By Carl Begai
Season Of Ghosts vocalist Sophia Aslanidou has left her Blood Stain Child past behind, although it’s probably more accurate to say she’s buried it in the dust kicked up as she’s moved forward. Months before the December 2014 release date of the debut album, The Human Paradox, Sophia made certain to keep word-of-mouth-and-social-media promotion ramped up, and it paid off better than she or anyone else expected. Pre-orders and a significant buzz on metal websites added up, but having Season Of Ghosts booked to play the popular annual Metal Female Voices Festival in Belgium saw the band perform for close to 2,000 people for their morning set. This in spite of being at the bottom of the roster and not having an album out. It was an experience that cemented Sophia’s strength as a do-it-yourself artist, and her commitment to making Season Of Ghosts much more than just a studio project.
“One reporter at the festival put it best; she said you had to be living under a rock not to know that Season Of Ghosts was playing,” Sophia laughs. “It was surreal. We had to wake up at 7:00am and I’m not a morning person. I was tempted to have a couple beers before the show but it was too early in the morning even for me (laughs). I went out on stage and saw something like 1,000 people, and when we started playing people started coming into the venue from the market thing they had set up outside. We had a large audience watching us and cheering us on, and I was wondering what the fuck was wrong with those people (laughs). I mean that in the best way because I couldn’t be up that early for my favourite band, and we weren’t even the first band that day. The response was very heartwarming and very surprising. We brought as much merchandise as we could and it sold out very quickly, almost everything we had. I was very impressed.”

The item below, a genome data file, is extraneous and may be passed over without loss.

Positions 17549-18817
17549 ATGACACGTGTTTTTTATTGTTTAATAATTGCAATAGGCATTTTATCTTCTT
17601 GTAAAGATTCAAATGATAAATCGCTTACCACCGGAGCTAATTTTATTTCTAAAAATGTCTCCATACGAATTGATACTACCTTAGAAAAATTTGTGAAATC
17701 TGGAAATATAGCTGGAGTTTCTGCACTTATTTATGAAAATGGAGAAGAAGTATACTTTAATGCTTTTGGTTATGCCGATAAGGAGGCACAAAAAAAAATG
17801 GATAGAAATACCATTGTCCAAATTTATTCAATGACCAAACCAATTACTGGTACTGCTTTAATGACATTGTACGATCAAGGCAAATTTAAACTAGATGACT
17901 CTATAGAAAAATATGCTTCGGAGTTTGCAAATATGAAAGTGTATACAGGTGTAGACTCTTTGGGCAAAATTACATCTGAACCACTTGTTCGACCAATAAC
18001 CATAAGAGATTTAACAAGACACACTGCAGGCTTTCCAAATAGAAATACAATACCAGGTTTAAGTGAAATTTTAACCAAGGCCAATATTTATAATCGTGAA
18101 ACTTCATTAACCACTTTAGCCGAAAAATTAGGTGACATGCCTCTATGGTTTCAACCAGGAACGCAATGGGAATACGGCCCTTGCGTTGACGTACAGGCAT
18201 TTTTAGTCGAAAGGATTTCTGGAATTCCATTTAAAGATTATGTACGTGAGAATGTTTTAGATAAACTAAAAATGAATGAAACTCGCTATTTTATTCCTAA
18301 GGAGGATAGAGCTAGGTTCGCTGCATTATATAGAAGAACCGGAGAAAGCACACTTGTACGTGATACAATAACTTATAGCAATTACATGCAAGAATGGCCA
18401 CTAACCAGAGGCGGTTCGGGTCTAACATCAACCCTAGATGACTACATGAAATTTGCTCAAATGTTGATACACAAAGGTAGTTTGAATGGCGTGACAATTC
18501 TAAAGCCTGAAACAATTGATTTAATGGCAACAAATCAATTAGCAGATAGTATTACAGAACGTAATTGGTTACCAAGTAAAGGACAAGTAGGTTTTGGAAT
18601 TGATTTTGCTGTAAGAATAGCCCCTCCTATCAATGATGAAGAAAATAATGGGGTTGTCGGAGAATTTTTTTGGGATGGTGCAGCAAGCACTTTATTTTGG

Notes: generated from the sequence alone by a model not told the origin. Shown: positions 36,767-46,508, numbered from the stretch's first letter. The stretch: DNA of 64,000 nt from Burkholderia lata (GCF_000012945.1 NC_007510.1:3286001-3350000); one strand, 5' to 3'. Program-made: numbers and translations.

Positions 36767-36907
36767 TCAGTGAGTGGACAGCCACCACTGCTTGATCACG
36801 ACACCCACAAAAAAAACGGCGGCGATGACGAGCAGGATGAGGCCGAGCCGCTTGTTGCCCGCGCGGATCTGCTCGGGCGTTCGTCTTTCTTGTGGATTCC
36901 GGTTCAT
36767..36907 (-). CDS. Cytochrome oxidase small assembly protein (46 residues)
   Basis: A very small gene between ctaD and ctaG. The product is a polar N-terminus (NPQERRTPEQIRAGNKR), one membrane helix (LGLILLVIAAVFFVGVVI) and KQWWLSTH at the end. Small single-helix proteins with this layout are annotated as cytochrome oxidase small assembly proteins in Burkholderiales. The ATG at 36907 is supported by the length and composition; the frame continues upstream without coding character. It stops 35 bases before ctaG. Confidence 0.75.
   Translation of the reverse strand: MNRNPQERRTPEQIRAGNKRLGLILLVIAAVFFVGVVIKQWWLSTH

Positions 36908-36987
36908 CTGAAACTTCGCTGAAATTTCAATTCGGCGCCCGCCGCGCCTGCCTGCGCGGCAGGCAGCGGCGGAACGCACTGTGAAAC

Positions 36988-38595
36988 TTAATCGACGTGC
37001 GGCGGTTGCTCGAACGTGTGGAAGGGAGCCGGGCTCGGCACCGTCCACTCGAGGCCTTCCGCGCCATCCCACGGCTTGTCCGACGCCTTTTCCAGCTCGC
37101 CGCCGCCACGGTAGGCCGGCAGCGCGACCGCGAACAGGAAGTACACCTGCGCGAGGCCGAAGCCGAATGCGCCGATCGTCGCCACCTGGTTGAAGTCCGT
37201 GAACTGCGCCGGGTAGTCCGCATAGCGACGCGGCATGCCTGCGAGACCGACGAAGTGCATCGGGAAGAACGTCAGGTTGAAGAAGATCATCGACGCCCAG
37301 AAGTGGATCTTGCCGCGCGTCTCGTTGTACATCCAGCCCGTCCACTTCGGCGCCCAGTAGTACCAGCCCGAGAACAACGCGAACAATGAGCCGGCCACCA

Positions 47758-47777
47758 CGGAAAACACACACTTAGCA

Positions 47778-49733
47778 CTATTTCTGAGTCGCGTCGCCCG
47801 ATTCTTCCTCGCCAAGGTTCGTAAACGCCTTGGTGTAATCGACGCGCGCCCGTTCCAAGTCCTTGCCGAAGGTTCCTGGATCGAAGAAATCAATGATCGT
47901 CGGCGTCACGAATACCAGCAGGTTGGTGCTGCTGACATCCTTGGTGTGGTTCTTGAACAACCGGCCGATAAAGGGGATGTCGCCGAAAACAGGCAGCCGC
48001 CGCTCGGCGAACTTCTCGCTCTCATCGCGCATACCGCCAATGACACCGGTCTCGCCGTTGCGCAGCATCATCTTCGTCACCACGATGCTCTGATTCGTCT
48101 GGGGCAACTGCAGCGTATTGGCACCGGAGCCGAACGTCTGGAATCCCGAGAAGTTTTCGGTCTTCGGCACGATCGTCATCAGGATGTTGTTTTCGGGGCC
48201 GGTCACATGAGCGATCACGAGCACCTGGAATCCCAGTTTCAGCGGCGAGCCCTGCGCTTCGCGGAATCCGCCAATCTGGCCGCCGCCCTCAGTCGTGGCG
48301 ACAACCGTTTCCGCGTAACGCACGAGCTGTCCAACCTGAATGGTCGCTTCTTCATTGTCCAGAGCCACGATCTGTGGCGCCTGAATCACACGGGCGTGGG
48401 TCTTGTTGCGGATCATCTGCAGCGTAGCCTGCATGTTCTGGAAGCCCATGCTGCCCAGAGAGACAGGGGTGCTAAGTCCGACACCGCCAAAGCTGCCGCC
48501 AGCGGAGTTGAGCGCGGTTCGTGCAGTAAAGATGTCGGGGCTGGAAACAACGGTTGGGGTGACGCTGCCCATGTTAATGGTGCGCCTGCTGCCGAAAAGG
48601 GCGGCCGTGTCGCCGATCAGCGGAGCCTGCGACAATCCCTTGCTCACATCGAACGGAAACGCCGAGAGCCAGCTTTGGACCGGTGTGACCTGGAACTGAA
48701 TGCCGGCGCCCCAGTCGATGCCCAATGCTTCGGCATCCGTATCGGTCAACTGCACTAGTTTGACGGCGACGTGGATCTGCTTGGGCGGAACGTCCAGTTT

“We did five songs in the set,” she adds, “one of them the Blood Stain Child song ‘Stargazer’ because it’s a fan favourite, and lyrically it’s a song that represents me as a whole. The lyrics are very personal, which is why I chose to play it.”
“If I could stay awake around the clock I would, and if people come to me for advice about this sort of thing I tell them that if you have a project you need to work on it yourself, because nobody is going to do it better than you. It’s your child, you gave birth to it, so nobody is going to hurt more than you if it fails.”
Although it wasn’t intentional, the Metal Female Voices Festival gig gave Sophia the opportunity to prove that she can, in fact, sing her proverbial balls off. The Epsilon recordings for Blood Stain Child played out in favour of the band’s developing trance metal sound, tweaking her voice with technology to a sometimes off-putting degree. Live footage on YouTube of Blood Stain Child in action showcases an inexperienced Sophia that is sometimes painful to watch. The Human Paradox puts her in a much different light thanks to the broad use of her vocal range, but it was the MFVF show that proved she is a very capable singer. This begs the question as to whether vocal lessons became a part of her routine since leaving Blood Stain Child.
“Yes. I actually started taking vocal lessons long before I joined Blood Stain Child,” Sophia reveals. “Even while I was in the band I never stopped those lessons. Since Blood Stain Child, I’ve become a better singer because I learned some new techniques to project my voice in a better way – I learned to us my voice more effectively – but 90% of the reason why I sound better now is because I have better knowledge of how the microphones function on stage. When I was with my old band that was my first time on stage, and nobody ever took the time to explain how we use the stage. The acoustics of the venue, the microphone techniques, there’s a whole science behind all that and if nobody explains it to you, you’ll end up shouting into the microphone and singing flat notes. You’re never going to notice until you see the video and that’s exactly what happened to me. I didn’t know if people could hear me so I ended up shouting to be heard over the instruments.”